Remembering DMX: 5 of the rapper's most iconic songs
Ron Elkman

Remembering DMX: 5 of the rapper's most iconic songs

DMX (born Earl Simmons) has died at 50 years old following "catastrophic cardiac arrest," according to the Associated Press on Friday. 

The rapper's family provided a statement confirming his passing, and the cause of death was confirmed by the White Plains, New York, hospital where DMX had been rushed to April 2 following a heart attack and put on life support from which he never recovered.

Per Pitchfork, the family's statement fully reads:

"We are deeply saddened to announce today that our loved one, DMX, birth name of Earl Simmons, passed away at 50-years-old at White Plains Hospital with his family by his side after being placed on life support for the past few days. Earl was a warrior who fought till the very end. He loved his family with all of his heart and we cherish the times we spent with him. Earl’s music inspired countless fans across the world and his iconic legacy will live on forever. We appreciate all of the love and support during this incredibly difficult time. Please respect our privacy as we grieve the loss of our brother, father, uncle and the man the world knew as DMX. We will share information about his memorial service once details are finalized."

DMX's former manager Nakia Walker relayed earlier this week that he was in a "vegetative state" (h/t The New York Times), while TMZ reported Thursday "tests performed Wednesday "showed no improvement in brain activity" and that the family had requested Steve Rifkind, DMX's "longtime friend and manager" to come to the hospital.

DMX hypothetically addressed death in a February interview that now sadly rings eerie:

In recent years, DMX had struggled. The Yonkers legend served a 12-month prison sentence from January 2018 to January 2019 for felony tax evasion he pled guilty to in November 2017, and he had most recently checked himself into rehab in October 2019 after struggling with substance abuse since he was 14 years old.

To bring all the good DMX did in his life and career back to the forefront, though, below are five of his most iconic tracks from his Grammy-nominated discography.

"Ruff Ryders' Anthem" (1998)

"Ruff Ryders' Anthem," produced by Swizz Beatz, elevated DMX's debut album It's Dark and Hell is Hot—his first of five albums to hit No. 1 on the Billboard 200—to another level. The actor and emcee's signature gravely voice and gruff delivery resonated for the first of many times. 

The Ruff Ryders' official website explains just how vital they were to DMX's shot to stardom: "Ruff Ryders' founders were initially famous for managing rappers DMX and The Lox who became multi-platinum stars for Def Jam Recordings and Bad Boy Records in the late-1990s. After DMX's success, the management company started its own label imprint through Interscope Records."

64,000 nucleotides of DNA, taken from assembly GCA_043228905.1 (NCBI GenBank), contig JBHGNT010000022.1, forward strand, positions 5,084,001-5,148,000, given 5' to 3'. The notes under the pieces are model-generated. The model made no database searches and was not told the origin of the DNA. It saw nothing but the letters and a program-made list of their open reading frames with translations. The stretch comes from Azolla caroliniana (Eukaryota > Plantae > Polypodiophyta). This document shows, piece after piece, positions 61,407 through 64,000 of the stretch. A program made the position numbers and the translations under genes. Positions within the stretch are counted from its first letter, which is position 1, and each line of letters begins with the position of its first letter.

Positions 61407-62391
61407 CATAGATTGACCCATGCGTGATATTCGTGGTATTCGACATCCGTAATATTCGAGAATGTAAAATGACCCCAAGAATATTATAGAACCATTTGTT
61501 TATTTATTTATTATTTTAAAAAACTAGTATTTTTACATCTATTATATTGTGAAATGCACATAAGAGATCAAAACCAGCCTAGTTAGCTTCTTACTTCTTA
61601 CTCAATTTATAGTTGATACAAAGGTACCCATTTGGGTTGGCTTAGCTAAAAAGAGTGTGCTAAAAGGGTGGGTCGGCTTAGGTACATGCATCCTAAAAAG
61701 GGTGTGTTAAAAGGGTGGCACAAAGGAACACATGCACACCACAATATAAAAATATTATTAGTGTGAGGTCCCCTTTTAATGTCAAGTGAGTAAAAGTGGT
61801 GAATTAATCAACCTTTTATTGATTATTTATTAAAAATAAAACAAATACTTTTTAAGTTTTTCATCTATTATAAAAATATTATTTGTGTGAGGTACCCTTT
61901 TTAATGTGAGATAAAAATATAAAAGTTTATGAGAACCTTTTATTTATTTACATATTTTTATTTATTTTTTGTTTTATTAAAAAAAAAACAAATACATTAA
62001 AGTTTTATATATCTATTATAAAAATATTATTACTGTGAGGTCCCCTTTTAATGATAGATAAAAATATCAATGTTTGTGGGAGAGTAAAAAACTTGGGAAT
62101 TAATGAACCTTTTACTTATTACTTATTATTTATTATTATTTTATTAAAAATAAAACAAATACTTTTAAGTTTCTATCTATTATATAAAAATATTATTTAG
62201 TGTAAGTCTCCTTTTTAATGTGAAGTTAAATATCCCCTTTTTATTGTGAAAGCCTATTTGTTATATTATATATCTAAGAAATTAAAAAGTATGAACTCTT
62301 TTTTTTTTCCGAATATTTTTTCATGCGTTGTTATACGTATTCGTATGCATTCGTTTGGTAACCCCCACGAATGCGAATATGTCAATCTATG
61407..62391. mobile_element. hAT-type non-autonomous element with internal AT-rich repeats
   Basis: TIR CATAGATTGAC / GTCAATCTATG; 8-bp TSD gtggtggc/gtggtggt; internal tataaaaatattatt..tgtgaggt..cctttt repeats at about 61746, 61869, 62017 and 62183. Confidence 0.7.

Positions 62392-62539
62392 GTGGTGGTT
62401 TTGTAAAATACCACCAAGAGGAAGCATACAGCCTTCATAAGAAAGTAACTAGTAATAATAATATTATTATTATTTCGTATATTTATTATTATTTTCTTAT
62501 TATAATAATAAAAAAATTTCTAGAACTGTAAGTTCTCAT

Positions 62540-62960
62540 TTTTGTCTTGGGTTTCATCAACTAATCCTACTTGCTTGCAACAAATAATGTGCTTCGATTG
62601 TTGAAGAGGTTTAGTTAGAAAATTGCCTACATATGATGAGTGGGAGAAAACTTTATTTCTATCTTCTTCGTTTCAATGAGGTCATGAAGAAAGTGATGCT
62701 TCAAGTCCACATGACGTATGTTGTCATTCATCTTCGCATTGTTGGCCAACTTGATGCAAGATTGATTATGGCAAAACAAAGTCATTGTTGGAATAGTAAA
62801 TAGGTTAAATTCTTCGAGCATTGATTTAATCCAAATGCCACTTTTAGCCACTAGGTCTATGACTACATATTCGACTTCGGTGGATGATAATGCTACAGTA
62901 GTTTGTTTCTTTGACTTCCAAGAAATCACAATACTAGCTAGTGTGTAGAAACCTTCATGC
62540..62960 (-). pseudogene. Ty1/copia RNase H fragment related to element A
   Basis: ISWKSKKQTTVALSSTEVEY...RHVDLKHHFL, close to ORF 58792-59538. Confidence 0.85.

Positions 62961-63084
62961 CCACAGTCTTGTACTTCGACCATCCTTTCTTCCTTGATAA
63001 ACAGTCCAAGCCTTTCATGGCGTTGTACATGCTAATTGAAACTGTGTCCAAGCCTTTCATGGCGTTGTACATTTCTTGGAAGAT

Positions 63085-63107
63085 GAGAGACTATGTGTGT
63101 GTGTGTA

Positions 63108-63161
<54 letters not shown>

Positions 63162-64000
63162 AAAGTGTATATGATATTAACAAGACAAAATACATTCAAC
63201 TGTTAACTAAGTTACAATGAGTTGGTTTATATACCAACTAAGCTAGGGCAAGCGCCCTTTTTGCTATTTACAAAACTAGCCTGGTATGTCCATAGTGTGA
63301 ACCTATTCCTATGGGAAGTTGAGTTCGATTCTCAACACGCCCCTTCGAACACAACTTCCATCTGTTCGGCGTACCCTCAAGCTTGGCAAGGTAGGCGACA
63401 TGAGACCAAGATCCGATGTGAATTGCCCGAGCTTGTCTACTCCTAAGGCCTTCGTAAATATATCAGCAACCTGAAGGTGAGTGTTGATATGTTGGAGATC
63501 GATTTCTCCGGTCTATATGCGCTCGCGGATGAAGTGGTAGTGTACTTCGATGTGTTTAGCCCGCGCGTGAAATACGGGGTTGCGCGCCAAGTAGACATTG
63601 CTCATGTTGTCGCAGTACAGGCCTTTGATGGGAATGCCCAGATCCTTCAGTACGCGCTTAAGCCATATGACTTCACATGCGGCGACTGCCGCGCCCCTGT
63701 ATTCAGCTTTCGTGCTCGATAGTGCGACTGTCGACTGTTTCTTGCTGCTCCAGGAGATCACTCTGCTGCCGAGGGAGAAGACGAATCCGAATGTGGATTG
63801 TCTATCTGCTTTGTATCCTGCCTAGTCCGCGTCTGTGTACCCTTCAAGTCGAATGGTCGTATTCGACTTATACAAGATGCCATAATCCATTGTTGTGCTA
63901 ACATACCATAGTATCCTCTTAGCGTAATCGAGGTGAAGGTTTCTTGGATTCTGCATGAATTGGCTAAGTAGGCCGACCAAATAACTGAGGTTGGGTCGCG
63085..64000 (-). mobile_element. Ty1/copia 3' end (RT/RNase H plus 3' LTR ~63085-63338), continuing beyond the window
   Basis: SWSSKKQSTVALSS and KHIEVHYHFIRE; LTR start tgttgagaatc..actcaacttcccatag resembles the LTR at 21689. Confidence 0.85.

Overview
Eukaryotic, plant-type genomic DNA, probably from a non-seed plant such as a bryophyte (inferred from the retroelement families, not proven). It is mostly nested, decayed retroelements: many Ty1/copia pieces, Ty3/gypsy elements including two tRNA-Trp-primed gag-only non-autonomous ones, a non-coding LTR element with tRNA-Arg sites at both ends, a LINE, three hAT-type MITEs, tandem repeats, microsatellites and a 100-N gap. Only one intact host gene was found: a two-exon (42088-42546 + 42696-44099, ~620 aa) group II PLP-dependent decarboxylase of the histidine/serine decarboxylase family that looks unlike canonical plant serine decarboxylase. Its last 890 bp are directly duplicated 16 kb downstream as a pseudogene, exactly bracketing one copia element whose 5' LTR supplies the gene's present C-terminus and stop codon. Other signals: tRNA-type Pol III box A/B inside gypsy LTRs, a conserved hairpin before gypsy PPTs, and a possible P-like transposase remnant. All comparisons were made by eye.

"Money, Power & Respect" (1998)

"Money, Power & Respect" by the LOX featuring DMX and Lil' Kim dropped roughly two months before X's debut album. The Yonkers rap group's—whose members were Jadakiss, Sheek Louch and Styles P—decision to include X on the track gave him his highest mark on the Hot 100, as "Money, Power & Respect" peaked at No. 17 and charted for 20 weeks.

This was just one of countless collaborations that stood the test of time. He jumped on LL Cool J's "4, 3, 2, 1" with Canibus, Method Man and Redman in 1997 as well as JAY-Z's "Money, Cash, H—s" in 1997, to name a few others.

"Party Up (Up In Here)" (1999)

...And Then There Was X (nominated at the 43rd Grammy Awards for best rap album) had a strong track list, including "What These B—s Want" featuring Sisqo, which was later sampled by Drake in 2016, but it was anchored by "Party Up (Up In Here)." Again teamed up with Swizz Beatz, the diss track was quickly repurposed by fans into a party anthem. 

It even made it into the Like Mike soundtrack with (at the time) Lil Bow Wow and Morris Chestnut turning up:

"Party Up" peaked at No. 27 on the Billboard Hot 100, X's highest position ever on the chart as a solo artist, and earned a Grammy nomination for best rap solo performance.

"Who We Be" (2001)

"Who We Be" found DMX passionately rapping through the perils of living in the inner city—each point poignantly punched home in a way only he could. The song spent 12 weeks on the Billboard Hot 100, peaking at No. 60, and peaked at No. 16 on Billboard's Mainstream R&B/Hip-Hop Airplay chart. Most notably, maybe, "Who We Be" marked the last time DMX would receive a Grammy nomination in 2001 (best rap solo performance).

"X Gon' Give It To Ya" (2003)

"X Gon' Give It To Ya" had crossover appeal because it led the Cradle 2 the Grave soundtrack. DMX co-starred with Jet Li, Anthony Anderson and Gabrielle Union 2003 action crime film:

The track held a spot for 16 weeks on the Billboard Hot 100.

It's easy to forget just how many film credits X racked up away from the mic. Before Cradle 2 the Grave, he made his proper acting debut by co-leading Belly with Nas in 1998. Most recently, he had roles in Chronicle of a Serial Killer last year.

Megan Armstrong (@megankarmstrong) is a writer with previous work appearing in places such as Billboard, Bleacher Report, GQ and others. She's most interested in writing about people and how they live their lives, through the framework of music, entertainment and sports.

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